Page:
Puneet Varma

Luckiest Girl Alive

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Language  English
Author  Jessica Knoll
Country  United States of America
3.5/5 Goodreads

Originally published  12 May 2015
Genre  Mystery
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Publisher  Simon & Schuster (USA) Macmillan Publishers (Australia)
Nominations  Edgar Award for Best First Novel by an American Author
Mystery books  Sharp Objects, Dare Me, Dark Places, The Girl in the Spider's, Killing Floor

Luckiest girl alive

Luckiest Girl Alive is a 2015 New York Times Bestselling mystery novel written by American author Jessica Knoll and is her debut work. It was first published on May 12, 2015 through Simon & Schuster in the United States and Pan Macmillan in Australia, and is written in the first person narrative. The work follows a young woman that has sought to reinvent herself in her adult life after a series of horrifying events her teen years. During the book the lead character, Ani Fanelli, is referred to by several different names, TifAni FaNelli, Tif, and Finny.


In April 2015 Lions Gate announced that they had optioned the film rights to Luckiest Girl Alive, with Reese Witherspoon's Pacific Standard set to produce.

Luckiest girl alive book review


At first glance the 28-year-old Ani appears to have a perfect life, as she works as an editor at a glamorous women's magazine and has a loving fiance from a good family. However Ani also hides a secret - during her formulative high school years she underwent a series of horrifying and emotionally crippling events that have continued to impact her well into her adult years - one of which is a school shooting that occurred at her school the prestigious Bradley School. She agrees to take part in a documentary about the event and during the course of the book readers discover that Ani was gang raped when she was fourteen by some of her fellow students. She tries reaching out for help after the rape, but finds little to no assistance or sympathy. Instead Ani is subjected to cruel bullying and taunts by her peers, who do not believe that she was assaulted. As the story progresses Ani begins to question whether or not she is truly happy with who she has become and whether or not this life is truly the one she wants and needs.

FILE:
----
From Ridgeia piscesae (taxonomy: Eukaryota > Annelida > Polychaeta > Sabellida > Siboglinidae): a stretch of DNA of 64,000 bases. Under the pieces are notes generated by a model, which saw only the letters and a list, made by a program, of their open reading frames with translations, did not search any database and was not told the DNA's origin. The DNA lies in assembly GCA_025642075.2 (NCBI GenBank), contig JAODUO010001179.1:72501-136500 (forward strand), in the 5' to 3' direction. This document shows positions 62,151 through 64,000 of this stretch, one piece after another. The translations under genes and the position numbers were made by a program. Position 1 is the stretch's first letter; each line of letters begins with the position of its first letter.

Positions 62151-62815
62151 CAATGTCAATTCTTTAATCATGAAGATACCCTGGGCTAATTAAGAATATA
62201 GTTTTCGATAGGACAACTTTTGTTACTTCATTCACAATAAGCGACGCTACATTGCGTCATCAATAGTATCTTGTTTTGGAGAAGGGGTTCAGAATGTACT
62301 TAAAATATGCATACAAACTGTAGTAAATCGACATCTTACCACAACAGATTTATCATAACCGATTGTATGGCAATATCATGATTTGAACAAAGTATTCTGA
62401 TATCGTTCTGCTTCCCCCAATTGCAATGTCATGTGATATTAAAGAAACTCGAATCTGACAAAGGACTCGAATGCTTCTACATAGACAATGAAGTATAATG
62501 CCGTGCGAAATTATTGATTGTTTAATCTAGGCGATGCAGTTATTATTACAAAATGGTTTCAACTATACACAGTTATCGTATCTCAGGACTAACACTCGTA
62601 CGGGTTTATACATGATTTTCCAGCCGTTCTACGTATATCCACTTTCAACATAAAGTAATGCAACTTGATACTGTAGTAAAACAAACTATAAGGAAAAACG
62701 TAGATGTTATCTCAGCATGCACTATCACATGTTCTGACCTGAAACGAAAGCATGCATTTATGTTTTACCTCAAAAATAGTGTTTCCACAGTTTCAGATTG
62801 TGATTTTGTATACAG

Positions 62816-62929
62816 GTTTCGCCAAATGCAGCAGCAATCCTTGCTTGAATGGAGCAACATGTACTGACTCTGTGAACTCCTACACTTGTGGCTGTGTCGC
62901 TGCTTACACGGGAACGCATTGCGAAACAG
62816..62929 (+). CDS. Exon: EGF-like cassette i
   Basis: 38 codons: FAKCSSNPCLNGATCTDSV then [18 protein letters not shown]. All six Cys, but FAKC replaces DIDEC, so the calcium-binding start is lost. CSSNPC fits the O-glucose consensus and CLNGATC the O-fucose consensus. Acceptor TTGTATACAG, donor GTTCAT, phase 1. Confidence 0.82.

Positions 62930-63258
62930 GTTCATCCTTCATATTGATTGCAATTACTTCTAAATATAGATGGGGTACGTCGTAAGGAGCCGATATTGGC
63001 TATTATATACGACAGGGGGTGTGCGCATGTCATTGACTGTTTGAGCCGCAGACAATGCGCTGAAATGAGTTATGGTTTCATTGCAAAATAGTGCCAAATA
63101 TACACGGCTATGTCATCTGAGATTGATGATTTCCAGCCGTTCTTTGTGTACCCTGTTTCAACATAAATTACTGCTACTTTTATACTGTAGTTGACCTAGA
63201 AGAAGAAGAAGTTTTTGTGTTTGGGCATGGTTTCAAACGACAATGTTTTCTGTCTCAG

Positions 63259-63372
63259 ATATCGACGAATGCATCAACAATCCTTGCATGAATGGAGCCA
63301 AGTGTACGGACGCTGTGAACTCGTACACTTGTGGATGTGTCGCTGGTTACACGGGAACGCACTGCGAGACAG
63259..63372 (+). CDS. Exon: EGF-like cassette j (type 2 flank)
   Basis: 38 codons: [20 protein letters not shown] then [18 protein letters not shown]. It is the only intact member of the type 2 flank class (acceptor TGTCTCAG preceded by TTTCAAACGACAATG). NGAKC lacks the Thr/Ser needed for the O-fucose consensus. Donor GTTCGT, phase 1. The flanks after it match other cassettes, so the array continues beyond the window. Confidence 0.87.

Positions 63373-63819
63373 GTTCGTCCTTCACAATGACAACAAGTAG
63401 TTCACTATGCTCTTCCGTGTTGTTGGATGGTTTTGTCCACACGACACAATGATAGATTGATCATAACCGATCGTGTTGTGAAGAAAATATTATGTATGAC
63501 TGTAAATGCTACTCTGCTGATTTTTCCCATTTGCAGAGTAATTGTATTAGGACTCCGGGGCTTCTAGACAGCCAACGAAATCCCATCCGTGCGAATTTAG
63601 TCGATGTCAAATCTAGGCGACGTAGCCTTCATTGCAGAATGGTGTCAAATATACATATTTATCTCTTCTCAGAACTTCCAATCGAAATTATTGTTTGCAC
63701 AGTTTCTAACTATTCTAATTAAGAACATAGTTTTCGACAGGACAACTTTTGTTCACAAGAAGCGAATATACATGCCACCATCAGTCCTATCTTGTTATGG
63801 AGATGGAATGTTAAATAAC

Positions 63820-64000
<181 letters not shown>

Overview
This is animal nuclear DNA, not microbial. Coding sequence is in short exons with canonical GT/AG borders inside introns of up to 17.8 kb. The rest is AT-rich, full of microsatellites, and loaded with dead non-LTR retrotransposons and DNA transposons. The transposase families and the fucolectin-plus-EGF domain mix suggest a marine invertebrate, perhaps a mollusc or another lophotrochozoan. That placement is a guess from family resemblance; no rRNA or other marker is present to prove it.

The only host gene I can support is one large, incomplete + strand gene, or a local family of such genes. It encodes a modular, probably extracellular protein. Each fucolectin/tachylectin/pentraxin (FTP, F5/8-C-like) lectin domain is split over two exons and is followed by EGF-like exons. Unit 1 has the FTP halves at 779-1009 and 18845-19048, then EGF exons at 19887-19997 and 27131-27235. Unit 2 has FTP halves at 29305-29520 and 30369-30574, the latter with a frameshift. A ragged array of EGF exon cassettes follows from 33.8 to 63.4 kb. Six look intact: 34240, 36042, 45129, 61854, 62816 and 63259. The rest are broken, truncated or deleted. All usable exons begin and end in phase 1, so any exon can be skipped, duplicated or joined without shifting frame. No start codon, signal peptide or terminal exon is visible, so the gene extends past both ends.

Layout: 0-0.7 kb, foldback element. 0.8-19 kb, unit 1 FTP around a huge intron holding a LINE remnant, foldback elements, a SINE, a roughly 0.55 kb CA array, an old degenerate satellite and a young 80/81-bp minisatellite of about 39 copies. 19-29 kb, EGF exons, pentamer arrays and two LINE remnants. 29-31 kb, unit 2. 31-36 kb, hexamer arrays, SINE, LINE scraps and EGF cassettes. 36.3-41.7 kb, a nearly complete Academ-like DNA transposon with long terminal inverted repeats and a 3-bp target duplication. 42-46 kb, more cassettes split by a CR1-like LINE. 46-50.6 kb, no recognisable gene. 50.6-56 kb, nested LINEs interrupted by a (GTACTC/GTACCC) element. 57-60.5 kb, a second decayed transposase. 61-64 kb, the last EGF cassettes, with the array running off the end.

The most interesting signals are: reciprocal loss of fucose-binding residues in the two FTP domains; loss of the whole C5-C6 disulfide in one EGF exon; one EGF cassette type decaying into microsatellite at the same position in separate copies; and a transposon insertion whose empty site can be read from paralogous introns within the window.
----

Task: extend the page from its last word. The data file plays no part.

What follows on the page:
While writing the novel Knoll drew upon her own experiences as a survivor from a gang rape that occurred during her teens and the bullying she received afterwards from her classmates. Knoll did not initially make this public knowledge while promoting the book and told fans that she based the book's rape and aftermath on stories she had heard from others. In March 2016 Knoll wrote an essay for the online feminist newsletter Lenny Letter where she wrote about her experiences as a rape survivor. She further stated that she came forward after interacting with several fellow rape survivors at book signings, as it " really killed [her] to see the looks on these women's faces when [she] would say, 'Oh no, you know, I just made it up,' and [she] just never wanted to see that look on anyone's face again". Knoll later stated in an interview that she "was so conditioned not to talk about it that it didn't even occur to [her] to be forthcoming".


Critical reception has been positive and Luckiest Girl Alive has received comparisons to Gillian Flynn's 2012 novel Gone Girl and Paula Hawkins' The Girl on the Train. The book received praise from Entertainment Weekly and USA Today, the latter of which wrote that "Recent newsworthy topics create a backdrop that can, at times, make the reader uncomfortable. Yet the visceral tension Knoll creates actually complements the reading experience."


Luckiest Girl Alive Wikipedia

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